Matt Yglesias writes that there is no contradiction between a rich curriculum and standardized testing. This is true. But there very well might be a contradiction between a rich curriculum and accountability tied to student standardized test scores. There is overwhelming evidence that when school funding and teacher/principal evaluation and pay are tied to scores on such exams, incidences of teaching-to-the-test, curriculum-narrowing, and even outright cheating and fraud go up.
Consider the example Matt and I have discussed, on the benefits of reading and reciting poetry. After NCLB was instituted and third through eighth graders across the country were required to be tested annually in reading and math, ace education reporter Linda Perlstein wrote Tested, about a Maryland third-grade classroom struggling to achieve proficiency. Here’s how poetry was taught to those students:
The third-grade teacher I followed for my book Tested had a good sense of what was going to be on the Maryland School Assessment. The exam, and the benchmark tests designed in its image, didn’t change a whole lot from year to year—there were certain constructs that showed up again and again, and certain questions too. One question she’d come to expect was, “How do you know such-and-such is a poem?” The standard tested was identifying the elements of a poem. We all know that the best way to ingrain an enduring understanding of poetry is to have students not just read poems but to engage with them—especially, to write them. These kids didn’t do that. More than 30 times the teacher had the kids copy some form of this paragraph from the overhead projector: I know this is a poem because it has rhyme, stanzas and rhythm. It has rhyme because sea and free rhyme. It has stanzas because the paragraphs don’t indent. It has rhythm because…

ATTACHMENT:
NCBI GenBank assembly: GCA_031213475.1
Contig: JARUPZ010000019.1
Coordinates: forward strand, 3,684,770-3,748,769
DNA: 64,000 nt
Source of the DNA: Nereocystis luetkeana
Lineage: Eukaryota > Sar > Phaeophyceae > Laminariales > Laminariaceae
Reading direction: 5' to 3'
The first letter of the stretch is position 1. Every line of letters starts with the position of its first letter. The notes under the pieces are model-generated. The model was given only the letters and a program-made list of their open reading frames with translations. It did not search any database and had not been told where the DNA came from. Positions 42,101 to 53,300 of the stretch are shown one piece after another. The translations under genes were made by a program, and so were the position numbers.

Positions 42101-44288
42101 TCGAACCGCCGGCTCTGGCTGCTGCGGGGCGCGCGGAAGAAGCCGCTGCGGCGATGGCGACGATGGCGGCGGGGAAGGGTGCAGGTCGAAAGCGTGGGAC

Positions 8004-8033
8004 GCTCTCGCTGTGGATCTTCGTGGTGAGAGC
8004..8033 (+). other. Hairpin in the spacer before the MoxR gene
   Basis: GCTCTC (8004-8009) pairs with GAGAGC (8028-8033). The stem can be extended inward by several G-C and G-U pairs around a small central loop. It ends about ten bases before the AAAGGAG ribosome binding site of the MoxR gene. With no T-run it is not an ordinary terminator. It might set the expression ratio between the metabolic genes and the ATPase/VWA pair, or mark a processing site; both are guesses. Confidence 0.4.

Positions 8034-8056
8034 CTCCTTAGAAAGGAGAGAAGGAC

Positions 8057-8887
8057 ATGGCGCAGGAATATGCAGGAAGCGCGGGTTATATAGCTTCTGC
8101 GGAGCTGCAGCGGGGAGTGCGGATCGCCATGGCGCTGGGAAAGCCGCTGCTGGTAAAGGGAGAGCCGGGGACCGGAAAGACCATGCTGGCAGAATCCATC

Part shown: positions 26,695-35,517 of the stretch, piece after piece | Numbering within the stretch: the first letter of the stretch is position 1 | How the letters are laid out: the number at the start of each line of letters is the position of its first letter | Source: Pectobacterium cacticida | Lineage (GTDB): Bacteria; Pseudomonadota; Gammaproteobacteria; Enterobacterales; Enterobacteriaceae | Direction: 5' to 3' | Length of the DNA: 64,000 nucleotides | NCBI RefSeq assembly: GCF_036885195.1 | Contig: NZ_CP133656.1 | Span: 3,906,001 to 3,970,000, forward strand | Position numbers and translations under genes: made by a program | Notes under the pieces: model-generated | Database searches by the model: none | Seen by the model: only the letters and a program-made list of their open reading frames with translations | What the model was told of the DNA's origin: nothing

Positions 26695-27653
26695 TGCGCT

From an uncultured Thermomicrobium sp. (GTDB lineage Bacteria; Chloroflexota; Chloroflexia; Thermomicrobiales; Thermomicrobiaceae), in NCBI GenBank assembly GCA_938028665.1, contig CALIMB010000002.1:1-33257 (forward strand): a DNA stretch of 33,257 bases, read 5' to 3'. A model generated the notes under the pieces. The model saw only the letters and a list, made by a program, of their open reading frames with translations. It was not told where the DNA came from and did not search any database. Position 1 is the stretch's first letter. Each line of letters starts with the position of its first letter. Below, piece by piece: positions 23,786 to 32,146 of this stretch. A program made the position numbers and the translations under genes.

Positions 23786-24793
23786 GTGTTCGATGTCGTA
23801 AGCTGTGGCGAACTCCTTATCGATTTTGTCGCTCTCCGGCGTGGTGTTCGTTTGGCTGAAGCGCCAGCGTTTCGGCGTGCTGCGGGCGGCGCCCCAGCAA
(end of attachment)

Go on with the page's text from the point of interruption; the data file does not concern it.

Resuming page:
This is bad instruction informed by test-based accountability. Opposing such accoutnability policies doesn’t necessarily mean that one in anti-test; rather, it’s important to note that the preferable use of tests is to diagnose the strengths and weaknesses of individual students, so as to better target instruction toward them. When testing policies are set up to punish adults, educators are incentivized to raise test scores at any cost, not to use tests to help better instruct children.
If you want to learn more about the history, uses, and limitations of testing, please pick up Measuring Up: What Educational Testing Really Tells Us, by Daniel Koretz.